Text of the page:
Why bigger isn't always better

Actual investors see people’s aspirations. Not assets under management.

I’ve been reading the annual reports of a few investment companies lately. It’s striking how prominently ‘assets under management' (AuM) feature as the go-to measure of success in those reports and in the ensuing press coverage. This may be of interest to shareholders but it seems to me that it’s the wrong thing on which to focus, whether you are a customer of those companies or a shareholder in them.   


Commercial success is not irrelevant. It’s important that investment companies are stable, can attract and keep top-quality talent, and have the scale to pay directly for original, value-adding investment research for their investment strategies. However commercial success is not the same thing as simply growing assets under management.


The difference in fee levels between a passive developed markets equity strategy (these days about 3bp for a large mandate) and, say, an active Emerging Markets equity strategy (maybe 65bp) can be huge. Of course, the resources needed to manage each strategy are also very different.  It’s also possible for asset managers who are experiencing performance issues to keep clients for a while by offering fee cuts and even fee holidays. AuM on its own therefore doesn’t tell us very much.      


Some firms who have poor investment returns may attract investors for a while through slick sales and marketing, or just building big sales teams. But if investment returns are sub-par there will come a point when no firm can sell its way out of the problem, and they will be left with a very challenging combination of high costs and low revenues. This doesn’t usually end well.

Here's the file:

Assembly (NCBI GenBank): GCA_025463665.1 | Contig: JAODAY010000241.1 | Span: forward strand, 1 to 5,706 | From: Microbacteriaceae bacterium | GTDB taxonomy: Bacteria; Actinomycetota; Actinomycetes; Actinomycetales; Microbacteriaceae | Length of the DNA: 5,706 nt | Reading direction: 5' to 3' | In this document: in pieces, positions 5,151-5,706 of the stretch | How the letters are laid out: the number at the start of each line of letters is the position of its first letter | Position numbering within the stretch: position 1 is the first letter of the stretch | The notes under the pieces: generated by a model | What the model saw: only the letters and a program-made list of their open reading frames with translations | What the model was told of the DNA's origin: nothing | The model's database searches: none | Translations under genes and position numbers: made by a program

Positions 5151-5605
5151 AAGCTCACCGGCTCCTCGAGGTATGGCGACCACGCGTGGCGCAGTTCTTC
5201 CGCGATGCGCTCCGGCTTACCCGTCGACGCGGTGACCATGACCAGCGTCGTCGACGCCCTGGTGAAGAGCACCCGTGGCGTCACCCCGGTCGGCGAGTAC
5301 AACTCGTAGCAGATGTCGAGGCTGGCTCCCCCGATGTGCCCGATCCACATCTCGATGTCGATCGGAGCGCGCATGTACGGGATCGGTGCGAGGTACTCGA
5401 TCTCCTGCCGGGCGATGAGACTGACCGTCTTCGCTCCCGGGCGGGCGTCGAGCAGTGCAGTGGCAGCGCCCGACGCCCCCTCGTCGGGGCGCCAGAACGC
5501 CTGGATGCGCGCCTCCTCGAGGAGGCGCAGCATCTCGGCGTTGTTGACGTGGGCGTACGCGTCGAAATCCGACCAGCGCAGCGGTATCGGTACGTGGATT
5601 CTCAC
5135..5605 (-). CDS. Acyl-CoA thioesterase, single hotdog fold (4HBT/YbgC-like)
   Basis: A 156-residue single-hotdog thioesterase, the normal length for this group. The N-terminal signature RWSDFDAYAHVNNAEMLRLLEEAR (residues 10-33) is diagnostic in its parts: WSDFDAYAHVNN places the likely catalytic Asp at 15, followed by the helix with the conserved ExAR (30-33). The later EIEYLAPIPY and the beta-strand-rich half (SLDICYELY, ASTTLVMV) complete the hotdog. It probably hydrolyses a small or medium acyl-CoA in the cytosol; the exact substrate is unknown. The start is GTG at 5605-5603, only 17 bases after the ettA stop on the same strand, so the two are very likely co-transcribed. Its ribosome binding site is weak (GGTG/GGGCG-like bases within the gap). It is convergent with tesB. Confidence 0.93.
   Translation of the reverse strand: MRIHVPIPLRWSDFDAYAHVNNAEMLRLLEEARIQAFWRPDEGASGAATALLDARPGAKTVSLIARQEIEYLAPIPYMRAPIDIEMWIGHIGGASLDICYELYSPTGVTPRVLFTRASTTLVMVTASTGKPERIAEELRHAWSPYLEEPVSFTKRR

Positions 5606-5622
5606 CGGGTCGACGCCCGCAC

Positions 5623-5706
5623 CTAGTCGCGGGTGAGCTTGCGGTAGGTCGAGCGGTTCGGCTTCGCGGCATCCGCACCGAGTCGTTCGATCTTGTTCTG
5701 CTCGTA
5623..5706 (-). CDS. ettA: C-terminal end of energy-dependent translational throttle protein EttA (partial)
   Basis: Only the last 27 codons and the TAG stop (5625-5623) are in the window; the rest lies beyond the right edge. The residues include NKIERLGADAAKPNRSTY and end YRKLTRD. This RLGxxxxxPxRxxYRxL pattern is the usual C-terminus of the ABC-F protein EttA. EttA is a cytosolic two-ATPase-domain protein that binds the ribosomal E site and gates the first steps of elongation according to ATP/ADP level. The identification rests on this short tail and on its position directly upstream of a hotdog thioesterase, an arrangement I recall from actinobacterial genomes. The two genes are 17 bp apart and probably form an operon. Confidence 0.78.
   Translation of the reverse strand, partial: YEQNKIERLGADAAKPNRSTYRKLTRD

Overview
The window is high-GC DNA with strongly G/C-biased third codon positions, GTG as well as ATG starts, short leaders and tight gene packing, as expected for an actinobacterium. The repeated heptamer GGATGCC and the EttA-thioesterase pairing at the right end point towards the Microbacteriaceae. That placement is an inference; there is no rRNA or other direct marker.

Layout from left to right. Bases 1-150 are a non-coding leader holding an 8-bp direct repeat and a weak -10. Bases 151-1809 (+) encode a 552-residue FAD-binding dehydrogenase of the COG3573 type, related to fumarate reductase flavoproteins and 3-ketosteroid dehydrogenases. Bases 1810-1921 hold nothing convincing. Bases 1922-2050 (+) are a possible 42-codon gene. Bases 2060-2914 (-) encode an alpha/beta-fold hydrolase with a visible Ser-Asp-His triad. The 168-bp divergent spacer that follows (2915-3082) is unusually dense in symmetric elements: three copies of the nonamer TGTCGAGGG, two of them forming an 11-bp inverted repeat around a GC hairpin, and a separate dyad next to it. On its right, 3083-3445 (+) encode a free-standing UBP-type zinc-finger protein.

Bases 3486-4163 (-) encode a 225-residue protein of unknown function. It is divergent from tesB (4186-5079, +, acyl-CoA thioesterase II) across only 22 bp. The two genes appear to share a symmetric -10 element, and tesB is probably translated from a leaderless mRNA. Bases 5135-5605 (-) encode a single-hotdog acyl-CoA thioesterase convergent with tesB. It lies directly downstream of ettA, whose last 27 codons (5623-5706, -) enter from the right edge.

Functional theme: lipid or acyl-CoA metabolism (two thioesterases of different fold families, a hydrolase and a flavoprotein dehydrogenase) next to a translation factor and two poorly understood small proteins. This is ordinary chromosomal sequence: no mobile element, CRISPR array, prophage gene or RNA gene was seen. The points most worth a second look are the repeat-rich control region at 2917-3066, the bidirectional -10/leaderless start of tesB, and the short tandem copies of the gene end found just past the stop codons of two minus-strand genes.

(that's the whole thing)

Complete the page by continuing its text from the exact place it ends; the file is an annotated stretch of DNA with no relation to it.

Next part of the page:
On the other hand, investment firms with strong long term investment returns will in the main keep their clients and most likely attract new ones. For such firms, simple visibility, fund availability, and a clear explanation of how such returns are achieved, is more important than slick marketing.

Show me an investment firm with highly satisfied clients, and I’ll show you a firm that has a rosy future

Rather counter-intuitively then, if an investment firm is struggling to attract and keep clients it should be spending on improving its existing investment capabilities rather than adding to its sales resource or acquiring assets. It may take a while, but strong long term investment performance will always build a far higher quality client base than industrial-scale marketing. 


So what should we be focusing on in looking at the annual reports of investment firms? I’d argue that there is one metric that captures all of the above, and it’s client satisfaction. I’d also argue that this is far more a leading indicator than AuM can ever be. Clients will typically show signs of dis-satisfaction long before they make the decision to take their money way. Satisfied clients may reduce their holdings on the back of strong performance: this reduces AuM but it’s hardly a long-term negative. 


Client satisfaction will clearly be performance-led, but it also takes into account non-performance factors such as responsible investing, clarity of communication, and levels of service. Properly done, client satisfaction measures should capture all of this. Show me an investment firm with highly satisfied clients, and I’ll show you a firm that has a rosy future.


At Baillie Gifford, we try to instil this way of thinking right across our firm. We have no AuM growth targets. We do not pay fund managers based on the amount of assets they run. Our bonus structure for client-facing people and even for most of our sales teams is determined by client satisfaction measures, not sales targets.


We use an independent firm to survey a cross-section of our clients every year, and from that, we get a Net Promoter Score. This measure of client satisfaction feeds directly into variable remuneration and incentivises selling the right strategies to the right clients at the right time, putting the interests of existing clients first and building trust through the inevitable cycles of investment performance. 


Baillie Gifford is not a listed company and has no outside reporting requirements. But if we were and we needed to produce an annual report, I know what metric I’d point our shareholders to. It wouldn’t be AuM.


Discover what being an actual investor means at BaillieGifford.com

Stuart Dunbar


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